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New Irish Agri Food Sector Strategy to Improve Aquaculture Access

Sustainability Economics Politics +4 more

IRELAND - Plans for a new ten year strategy for the Irish agri food sector has been announced by government. The new ten year strategy, Food Wise 2025, projects exports to increase to 19 billion and the creation of 23,000 new jobs by 2025. The strategy is the first time the aquaculture industry has seen a firm commitment to address the serious problems in the Irish aquaculture licencing system

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Food Wise 2025 was officially launched by An Taoiseach, Mr Enda Kenny TD who stated: The Government is rebuilding an economy that is enterprise focused and can support sustainable full employment by 2018. This means growing each enterprise sector across the economy and creating jobs in all four corners of Ireland. Ireland's agri-food industry has led the way in Ireland's recovery. Food Wise 2025 builds on this success by identifying smarter and greener ways to deliver sustainable growth so that it can contribute to our ongoing recovery."

Speaking at the launch, Minister for Agriculture, Food and the Marine, Simon Coveney, said: “Ireland’s agri-food industry is on a sustainable journey, one that is connecting local communities across the island to vast and diverse food markets around the globe. Food Wise 2025 sets out a vision for the industry to continue along this path of sustainable growth and recognises the strategic importance of specific market and consumer insights if emerging global opportunities are to be fully realised in the decade ahead.”

Irish Farmers Association (IFA) Aquaculture Executive, Richie Flynn, said that “FoodWise 2025” took a clear direction from IFA’s “Removing Barriers” report from 2014 in highlighting this issue.

Richie Flynn said: “With 600 applications awaiting renewal, holding up vital business plans, investments and grant aid, the industry needs a short, sharp response with firm and measurable action. The independent review of licensing proposed in the report is very welcome and should take a minimal amount of time as all of the problems have been clear for many years and IFA has proposed constructive measures to revitalise the entire regime.”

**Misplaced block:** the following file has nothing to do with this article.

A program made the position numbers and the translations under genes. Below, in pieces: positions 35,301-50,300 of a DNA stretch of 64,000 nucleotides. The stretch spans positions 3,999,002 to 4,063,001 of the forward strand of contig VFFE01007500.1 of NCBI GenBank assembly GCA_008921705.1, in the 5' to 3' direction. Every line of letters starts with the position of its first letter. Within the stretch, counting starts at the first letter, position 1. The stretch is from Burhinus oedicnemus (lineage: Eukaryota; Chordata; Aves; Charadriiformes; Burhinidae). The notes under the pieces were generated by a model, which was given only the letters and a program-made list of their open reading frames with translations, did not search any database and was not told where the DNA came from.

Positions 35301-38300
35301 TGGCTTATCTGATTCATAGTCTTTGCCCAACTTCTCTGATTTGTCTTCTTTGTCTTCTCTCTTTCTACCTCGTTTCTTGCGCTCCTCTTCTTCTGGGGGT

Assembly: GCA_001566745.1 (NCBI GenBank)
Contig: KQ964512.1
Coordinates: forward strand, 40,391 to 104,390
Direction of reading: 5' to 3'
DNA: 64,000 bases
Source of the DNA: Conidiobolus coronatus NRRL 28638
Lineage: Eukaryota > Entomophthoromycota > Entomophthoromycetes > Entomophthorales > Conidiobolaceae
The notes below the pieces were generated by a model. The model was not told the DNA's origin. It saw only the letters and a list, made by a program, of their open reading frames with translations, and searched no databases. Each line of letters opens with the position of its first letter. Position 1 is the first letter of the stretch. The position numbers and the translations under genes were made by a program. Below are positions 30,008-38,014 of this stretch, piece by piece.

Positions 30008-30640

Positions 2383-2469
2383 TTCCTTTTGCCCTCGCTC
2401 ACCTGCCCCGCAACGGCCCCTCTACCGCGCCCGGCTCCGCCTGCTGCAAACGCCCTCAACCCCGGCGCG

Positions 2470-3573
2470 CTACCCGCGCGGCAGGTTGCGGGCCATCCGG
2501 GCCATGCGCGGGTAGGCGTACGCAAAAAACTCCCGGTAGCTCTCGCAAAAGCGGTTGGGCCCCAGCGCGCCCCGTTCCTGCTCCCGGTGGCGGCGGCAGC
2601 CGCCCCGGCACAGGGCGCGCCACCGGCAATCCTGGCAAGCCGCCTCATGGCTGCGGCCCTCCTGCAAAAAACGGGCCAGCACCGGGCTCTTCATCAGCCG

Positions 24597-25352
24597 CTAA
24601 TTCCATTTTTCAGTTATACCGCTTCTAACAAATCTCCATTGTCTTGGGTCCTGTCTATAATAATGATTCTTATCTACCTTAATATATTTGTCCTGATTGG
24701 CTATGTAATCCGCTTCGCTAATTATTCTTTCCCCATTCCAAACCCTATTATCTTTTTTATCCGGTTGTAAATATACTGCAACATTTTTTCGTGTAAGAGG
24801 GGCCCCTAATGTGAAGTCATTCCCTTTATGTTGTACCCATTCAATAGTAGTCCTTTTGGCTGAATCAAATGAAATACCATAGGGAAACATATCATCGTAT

“Rapidly dealing with the backlog of applications, some waiting up to eight years for movement is the priority. Removing the bottlenecks and ensuring resources are effectively applied is a straightforward task. Setting clear and achievable time limits from receipt of an application to a decision is simply best practice. Benchmarking performance of the system against international standards, reducing all the red tape, imposing definitive deadlines and breaking the never ending cycle of unnecessary delays has to be tackled courageously.”

IFA Aquaculture has warned against proposing new legislation to deal with the issue as an unnecessary distraction.

“With hard work and commitment to the principles of the existing Act (1997 Fisheries (Amendment) Act) we can avoid a potentially endless road of legislation. Producers who are turning away valuable export customers cannot wait any longer for action.”

IFA Aquaculture will hold the government to the timelines in “FoodWise 2025” and push for a definitive solution to this long standing logjam.

A sustainable, export driven and confident fish and shellfish farming sector is badly needed by coastal communities and islands. Together with the new National Strategy on Aquaculture and the Harvesting our Ocean Wealth report to be launched soon, we have all the tools to fix the systematic failure of the state to deliver a modern, customer-focused licence application process.”

Commenting on the other seafood action points in “FoodWise 2025”, Mr Flynn said that the quality and reputation of Irish seafood combined with its economic importance in peripheral rural areas is a clear motivation to support the sector in any way possible.

“Our products and our people are our major assets and through quantifiable policy measures with clear timetables we can ensure that the overall targets are met and a strong basis for growth is left to the incoming generation of young seafood entrepreneurs.”

Food Wise 2025 predicts that over the next decade Ireland can:

  • increase the value of agri food exports by 85 per cent to €19 billion,
  • increase value added to the sector by 70 per cent to €13 billion,
  • increase the value of primary production by 65 per cent to €10 billion.

This should deliver a further 23,000 jobs in the agri food sector by 2025.

The key messages from Food Wise 2025 are:

  • The Irish agri-food sector has been very resilient throughout the recent economic turbulence with significant development within the sector. Food and Drink exports have out-performed other sectors of the economy (45 per cent growth in Irish Ag-food exports compared to 4 per cent for overall merchandise exports 2009-2014 period)
  • Food Wise 2025 has new ambitions for the sector for further growth, growth which is sustainable – economically, socially and environmentally
  • Food Wise 2025 has harnessed the collective wisdom, experience and knowledge of leading industry stakeholders and sets a course for the industry of smarter greener more sustainable growth over the next decade
  • Food Wise 2025 is a statement of intent from the industry to capitalise on a host of new growth opportunities arising from the ever-increasing global demand for food and for new and innovative food solutions. Ireland is well placed to meet these demands given our comparative advantage in producing a range of sustainable, safe, nutritious and innovative food products.